Court orders government to improve conditions at Ter Apel refugee centre
The Dutch state has been ordered to take steps to bring accommodation for asylum seekers up to international standards after it was taken to court by refugee agency Vluchtelingenwerk.
The district court in The Hague ruled that all refugees have the right to a roof over their heads, ‘at least 4 square metres of space, a door that can be locked and a window that can be opened,’ as well as sufficient food, drinking water and clean sanitation.
Vluchtelingenwerk brought the case after up to 700 people a night were left to sleep on the grass outside the facility over the summer because of chronic overcrowding.
Earlier this week government inspectors condemned conditions at Ter Apel, where they found families huddled together in a ‘cold, draughty and dirty sports hall’. They also criticised the lack of showers, filthy toilets and lack of medical provision.
The court granted Vluchtelingenwerk’s request for an injunction to force the government to improve conditions at Ter Apel and emergency facilities to comply with international standards, including EU guidelines and the UN Convention on the Rights of the Child.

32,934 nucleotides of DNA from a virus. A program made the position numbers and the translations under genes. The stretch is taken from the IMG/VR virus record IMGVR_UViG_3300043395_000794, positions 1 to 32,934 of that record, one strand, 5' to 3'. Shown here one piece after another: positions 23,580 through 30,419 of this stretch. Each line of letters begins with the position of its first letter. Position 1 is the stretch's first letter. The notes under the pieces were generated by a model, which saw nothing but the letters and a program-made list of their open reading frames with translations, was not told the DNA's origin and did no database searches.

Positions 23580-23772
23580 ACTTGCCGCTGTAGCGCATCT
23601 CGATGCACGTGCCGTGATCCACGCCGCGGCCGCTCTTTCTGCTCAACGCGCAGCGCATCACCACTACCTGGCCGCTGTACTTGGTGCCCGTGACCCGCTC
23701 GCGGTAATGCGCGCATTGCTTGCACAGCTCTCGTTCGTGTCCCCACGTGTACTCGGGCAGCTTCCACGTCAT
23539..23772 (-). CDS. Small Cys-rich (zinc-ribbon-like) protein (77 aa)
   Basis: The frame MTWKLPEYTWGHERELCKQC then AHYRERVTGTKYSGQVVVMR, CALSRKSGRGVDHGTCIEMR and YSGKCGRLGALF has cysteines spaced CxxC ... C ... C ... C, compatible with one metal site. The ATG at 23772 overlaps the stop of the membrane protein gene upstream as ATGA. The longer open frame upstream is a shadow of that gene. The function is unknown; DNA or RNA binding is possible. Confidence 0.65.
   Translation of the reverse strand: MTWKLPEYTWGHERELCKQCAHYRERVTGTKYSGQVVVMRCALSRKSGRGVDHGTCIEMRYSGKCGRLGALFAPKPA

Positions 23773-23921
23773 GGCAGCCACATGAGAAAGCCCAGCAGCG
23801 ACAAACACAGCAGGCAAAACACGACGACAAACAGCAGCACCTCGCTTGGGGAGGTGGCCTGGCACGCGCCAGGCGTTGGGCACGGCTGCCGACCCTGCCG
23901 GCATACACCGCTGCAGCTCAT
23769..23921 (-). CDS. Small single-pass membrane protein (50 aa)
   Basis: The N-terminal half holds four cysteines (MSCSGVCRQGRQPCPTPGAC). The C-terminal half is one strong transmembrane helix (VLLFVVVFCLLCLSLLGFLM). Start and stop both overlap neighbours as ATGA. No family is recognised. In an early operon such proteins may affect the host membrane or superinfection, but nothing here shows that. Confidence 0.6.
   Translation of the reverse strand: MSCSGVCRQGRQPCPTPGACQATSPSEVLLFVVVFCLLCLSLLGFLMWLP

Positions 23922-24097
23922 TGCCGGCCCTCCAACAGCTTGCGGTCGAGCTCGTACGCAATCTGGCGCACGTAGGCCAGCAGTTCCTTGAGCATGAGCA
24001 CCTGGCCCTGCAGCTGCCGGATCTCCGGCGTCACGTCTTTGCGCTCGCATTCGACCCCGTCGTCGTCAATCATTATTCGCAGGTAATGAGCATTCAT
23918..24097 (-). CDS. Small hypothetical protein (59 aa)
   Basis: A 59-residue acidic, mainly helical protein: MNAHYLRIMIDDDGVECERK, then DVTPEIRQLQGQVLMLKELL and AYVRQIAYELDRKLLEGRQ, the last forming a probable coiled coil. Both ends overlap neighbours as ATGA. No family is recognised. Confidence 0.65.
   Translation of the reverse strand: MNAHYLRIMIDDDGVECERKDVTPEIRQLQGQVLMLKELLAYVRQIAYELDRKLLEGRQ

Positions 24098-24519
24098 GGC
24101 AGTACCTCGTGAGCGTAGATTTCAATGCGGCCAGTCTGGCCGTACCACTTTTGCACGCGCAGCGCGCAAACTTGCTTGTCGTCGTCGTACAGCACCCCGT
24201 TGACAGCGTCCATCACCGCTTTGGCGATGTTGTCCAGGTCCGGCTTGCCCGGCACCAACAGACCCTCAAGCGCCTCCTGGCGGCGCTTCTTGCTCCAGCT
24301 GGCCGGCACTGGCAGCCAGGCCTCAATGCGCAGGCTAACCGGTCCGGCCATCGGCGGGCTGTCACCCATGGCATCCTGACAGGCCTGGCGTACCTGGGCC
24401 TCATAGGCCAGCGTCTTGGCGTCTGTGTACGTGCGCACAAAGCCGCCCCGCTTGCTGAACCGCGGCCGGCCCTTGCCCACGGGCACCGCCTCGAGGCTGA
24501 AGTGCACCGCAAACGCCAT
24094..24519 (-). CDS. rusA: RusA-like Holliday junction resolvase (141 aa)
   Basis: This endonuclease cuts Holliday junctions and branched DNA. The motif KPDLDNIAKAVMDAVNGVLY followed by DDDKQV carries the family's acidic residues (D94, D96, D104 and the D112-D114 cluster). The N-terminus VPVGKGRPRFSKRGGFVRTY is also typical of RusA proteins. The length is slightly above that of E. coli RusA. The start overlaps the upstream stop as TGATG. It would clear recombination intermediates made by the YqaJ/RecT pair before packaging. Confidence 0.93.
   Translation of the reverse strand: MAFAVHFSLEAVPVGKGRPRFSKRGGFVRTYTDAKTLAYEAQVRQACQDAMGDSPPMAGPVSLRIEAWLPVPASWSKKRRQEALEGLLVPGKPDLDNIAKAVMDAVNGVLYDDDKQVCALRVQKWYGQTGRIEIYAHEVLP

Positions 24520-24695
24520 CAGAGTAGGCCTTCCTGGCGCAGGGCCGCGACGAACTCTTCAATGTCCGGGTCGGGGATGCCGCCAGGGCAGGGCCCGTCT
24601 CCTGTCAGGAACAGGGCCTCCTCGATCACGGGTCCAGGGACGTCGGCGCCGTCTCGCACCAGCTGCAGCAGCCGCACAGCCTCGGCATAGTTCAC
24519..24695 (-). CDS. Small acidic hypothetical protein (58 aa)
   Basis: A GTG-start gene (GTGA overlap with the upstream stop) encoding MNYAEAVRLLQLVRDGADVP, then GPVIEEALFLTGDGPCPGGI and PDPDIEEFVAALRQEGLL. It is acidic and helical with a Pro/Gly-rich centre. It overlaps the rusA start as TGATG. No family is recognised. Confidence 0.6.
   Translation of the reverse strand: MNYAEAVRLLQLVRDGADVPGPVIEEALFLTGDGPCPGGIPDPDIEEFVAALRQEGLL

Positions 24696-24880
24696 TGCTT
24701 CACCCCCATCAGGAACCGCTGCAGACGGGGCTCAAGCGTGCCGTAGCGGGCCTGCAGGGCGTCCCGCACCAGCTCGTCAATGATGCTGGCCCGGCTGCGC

However, it rejected an argument that the government should treat all refugees equally, in response to the more generous arrangements for Ukrainians fleeing the Russian invasion. The court said Ukrainians faced a different situation from other refugees.
The court also gave the government two weeks to improve conditions for unaccompanied minors in Ter Apel. Currently there are around 300 children living alone at the facility, even though it only has space for 55. The rules say they should be moved to specialist accommodation within five days.
A spokesman for junior asylum minister Eric van der Burg said he was in talks with Vluchtelingenwerk and would write to local authorities to ask for help accommodating unaccompanied children.
‘Vluchtelingenwerk’s concerns are our concerns,’ the spokesman said. ‘At the moment we are not offering asylum seekers what we could offer them in previous years, and we can see that.
‘Our priority is that minors are vulnerable and deserve to be accommodated humanely in a safe environment,’ he said.
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